A fortnightly report of developments in religion

It was like a summer romance which seemingly flourished during the vacation season only to break off abruptly. Gone, but not forgotten.

The parties to the short-lived affair were the U. S. foreign aid program and religious enterprise abroad, a pair of institutions traditionally kept apart by the American principle of separation of church and state.

The love letter which sparked the romance was a 2,000-word statement officially labeled “Policy Determination No. 10” issued by the Agency for International Development, successor organization to the International Cooperation Administration. AID is the government instrument of technical assistance to underdeveloped countries and it dispenses about three or four billion U. S. dollars abroad each year.

AID’s policy determination, drawn up as a guide for agency personnel, spelled out the means whereby the U. S. foreign aid program could enter into partnership with missionary endeavors. It declared that funds could be channeled to religious organizations abroad for missionary schools and other projects which are compatible with overall objectives of the country concerned and which meet the approval of its government.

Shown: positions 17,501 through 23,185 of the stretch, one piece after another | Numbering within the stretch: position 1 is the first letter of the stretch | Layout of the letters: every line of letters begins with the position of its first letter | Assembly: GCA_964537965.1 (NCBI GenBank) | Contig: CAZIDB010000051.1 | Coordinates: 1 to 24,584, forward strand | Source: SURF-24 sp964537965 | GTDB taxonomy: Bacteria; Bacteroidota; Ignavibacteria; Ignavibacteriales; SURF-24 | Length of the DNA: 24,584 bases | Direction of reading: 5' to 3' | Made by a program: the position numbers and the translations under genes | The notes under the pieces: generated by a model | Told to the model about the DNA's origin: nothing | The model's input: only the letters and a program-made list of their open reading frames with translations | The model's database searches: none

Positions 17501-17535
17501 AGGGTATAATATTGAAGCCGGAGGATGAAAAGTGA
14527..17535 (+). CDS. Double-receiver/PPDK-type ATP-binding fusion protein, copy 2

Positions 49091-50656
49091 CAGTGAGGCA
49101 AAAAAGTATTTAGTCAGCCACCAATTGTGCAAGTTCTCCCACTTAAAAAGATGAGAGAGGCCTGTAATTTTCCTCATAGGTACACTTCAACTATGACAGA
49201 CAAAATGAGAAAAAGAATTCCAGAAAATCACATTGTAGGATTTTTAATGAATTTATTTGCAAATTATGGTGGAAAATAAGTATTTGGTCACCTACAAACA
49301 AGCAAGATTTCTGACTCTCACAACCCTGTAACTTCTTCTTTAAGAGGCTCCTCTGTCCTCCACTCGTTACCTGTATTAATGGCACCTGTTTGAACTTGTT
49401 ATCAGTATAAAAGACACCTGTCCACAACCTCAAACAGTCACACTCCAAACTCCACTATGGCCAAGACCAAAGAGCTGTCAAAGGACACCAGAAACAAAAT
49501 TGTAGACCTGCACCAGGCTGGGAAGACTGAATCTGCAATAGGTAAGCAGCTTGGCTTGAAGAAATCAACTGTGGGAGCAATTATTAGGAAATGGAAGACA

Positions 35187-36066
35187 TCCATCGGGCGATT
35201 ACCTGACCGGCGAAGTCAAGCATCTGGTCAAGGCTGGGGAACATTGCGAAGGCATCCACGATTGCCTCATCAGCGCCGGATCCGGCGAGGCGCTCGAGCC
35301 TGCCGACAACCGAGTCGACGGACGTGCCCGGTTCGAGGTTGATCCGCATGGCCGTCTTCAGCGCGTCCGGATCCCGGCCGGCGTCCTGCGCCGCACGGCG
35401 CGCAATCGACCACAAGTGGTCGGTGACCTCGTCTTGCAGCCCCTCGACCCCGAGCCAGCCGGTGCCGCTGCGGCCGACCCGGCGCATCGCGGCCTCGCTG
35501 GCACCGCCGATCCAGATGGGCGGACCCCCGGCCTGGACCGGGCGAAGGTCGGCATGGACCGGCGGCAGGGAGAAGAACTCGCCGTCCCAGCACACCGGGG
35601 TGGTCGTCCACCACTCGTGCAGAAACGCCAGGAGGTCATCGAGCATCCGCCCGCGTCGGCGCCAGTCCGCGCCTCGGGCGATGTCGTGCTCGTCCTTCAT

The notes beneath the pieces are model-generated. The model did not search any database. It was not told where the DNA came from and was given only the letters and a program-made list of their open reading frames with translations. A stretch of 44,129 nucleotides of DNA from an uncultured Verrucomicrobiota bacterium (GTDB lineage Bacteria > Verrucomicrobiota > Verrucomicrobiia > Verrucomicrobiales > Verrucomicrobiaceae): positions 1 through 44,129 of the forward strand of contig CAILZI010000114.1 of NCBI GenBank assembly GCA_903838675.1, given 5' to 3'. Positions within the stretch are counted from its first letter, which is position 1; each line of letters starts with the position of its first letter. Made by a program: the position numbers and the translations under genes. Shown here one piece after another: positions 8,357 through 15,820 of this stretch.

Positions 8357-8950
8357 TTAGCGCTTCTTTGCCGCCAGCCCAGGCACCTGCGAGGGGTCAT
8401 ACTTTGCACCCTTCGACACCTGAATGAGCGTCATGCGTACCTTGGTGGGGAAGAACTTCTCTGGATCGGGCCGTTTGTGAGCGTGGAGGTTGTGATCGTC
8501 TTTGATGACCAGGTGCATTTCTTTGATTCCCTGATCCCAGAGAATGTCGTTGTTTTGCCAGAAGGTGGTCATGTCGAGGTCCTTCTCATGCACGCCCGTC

Appropriate safeguards were to be required, however, to assure that religious agencies involved “will not proselytize or discriminate or otherwise take advantage of the relationships with A.I.D.”

The implications of the policy aroused the reaction of numerous church-state observers nonetheless.

A spokesman for the Baptist Joint Committee on Public Affairs had predicted that it would “cause grave concern to Protestants who feel strongly about church-state separation.”

Dr. Glenn L. Archer, executive director of Protestants and Other ...

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